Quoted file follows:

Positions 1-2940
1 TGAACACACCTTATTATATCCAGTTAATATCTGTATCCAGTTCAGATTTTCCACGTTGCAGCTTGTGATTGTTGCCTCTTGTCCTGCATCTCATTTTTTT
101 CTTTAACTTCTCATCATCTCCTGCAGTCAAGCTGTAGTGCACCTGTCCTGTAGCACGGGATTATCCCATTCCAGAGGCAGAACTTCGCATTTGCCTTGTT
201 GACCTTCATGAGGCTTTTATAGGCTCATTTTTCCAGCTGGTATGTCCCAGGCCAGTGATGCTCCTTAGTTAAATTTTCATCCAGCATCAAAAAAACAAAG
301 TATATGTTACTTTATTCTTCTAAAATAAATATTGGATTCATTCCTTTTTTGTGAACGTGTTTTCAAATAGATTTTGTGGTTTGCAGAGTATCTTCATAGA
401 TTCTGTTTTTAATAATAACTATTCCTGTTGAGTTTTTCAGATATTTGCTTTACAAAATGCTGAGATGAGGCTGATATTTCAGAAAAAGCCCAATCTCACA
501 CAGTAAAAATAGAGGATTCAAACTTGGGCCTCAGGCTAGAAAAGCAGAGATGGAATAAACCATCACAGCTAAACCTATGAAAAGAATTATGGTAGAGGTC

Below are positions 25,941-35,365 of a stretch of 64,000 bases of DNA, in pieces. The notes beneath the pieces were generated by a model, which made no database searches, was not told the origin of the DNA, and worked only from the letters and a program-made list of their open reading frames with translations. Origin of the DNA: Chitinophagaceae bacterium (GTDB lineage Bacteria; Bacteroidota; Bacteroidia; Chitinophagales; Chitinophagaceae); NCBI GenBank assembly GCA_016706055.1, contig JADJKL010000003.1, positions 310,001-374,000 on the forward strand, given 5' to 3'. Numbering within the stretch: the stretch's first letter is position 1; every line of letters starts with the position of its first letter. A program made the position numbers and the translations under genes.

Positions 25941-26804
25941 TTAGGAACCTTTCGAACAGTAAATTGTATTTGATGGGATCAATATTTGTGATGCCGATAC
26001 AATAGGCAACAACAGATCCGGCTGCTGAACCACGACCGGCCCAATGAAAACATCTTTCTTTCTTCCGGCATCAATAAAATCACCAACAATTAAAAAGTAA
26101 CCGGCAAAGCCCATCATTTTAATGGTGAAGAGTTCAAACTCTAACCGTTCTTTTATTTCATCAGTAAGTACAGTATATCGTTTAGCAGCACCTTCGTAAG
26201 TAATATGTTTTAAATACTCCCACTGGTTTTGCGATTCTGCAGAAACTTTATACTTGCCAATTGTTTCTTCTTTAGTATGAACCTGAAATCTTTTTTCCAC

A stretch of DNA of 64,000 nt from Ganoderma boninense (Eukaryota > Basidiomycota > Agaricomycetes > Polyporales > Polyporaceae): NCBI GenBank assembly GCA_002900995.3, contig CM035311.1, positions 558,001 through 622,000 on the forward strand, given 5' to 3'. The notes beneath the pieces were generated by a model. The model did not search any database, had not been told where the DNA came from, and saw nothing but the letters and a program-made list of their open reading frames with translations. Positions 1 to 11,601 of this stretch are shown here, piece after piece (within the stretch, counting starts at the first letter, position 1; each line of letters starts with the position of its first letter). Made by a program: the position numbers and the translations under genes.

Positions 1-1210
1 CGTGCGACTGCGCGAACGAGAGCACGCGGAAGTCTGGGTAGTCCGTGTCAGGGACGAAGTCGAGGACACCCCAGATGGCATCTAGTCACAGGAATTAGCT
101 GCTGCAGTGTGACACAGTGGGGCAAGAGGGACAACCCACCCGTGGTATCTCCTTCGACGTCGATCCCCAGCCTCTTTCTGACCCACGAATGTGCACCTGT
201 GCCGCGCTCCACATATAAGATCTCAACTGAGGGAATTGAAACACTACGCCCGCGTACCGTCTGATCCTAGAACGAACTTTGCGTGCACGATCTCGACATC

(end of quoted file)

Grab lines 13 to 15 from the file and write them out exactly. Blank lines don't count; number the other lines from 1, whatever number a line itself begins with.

26201 TAATATGTTTTAAATACTCCCACTGGTTTTGCGATTCTGCAGAAACTTTATACTTGCCAATTGTTTCTTCTTTAGTATGAACCTGAAATCTTTTTTCCAC

A stretch of DNA of 64,000 nt from Ganoderma boninense (Eukaryota > Basidiomycota > Agaricomycetes > Polyporales > Polyporaceae): NCBI GenBank assembly GCA_002900995.3, contig CM035311.1, positions 558,001 through 622,000 on the forward strand, given 5' to 3'. The notes beneath the pieces were generated by a model. The model did not search any database, had not been told where the DNA came from, and saw nothing but the letters and a program-made list of their open reading frames with translations. Positions 1 to 11,601 of this stretch are shown here, piece after piece (within the stretch, counting starts at the first letter, position 1; each line of letters starts with the position of its first letter). Made by a program: the position numbers and the translations under genes.

Positions 1-1210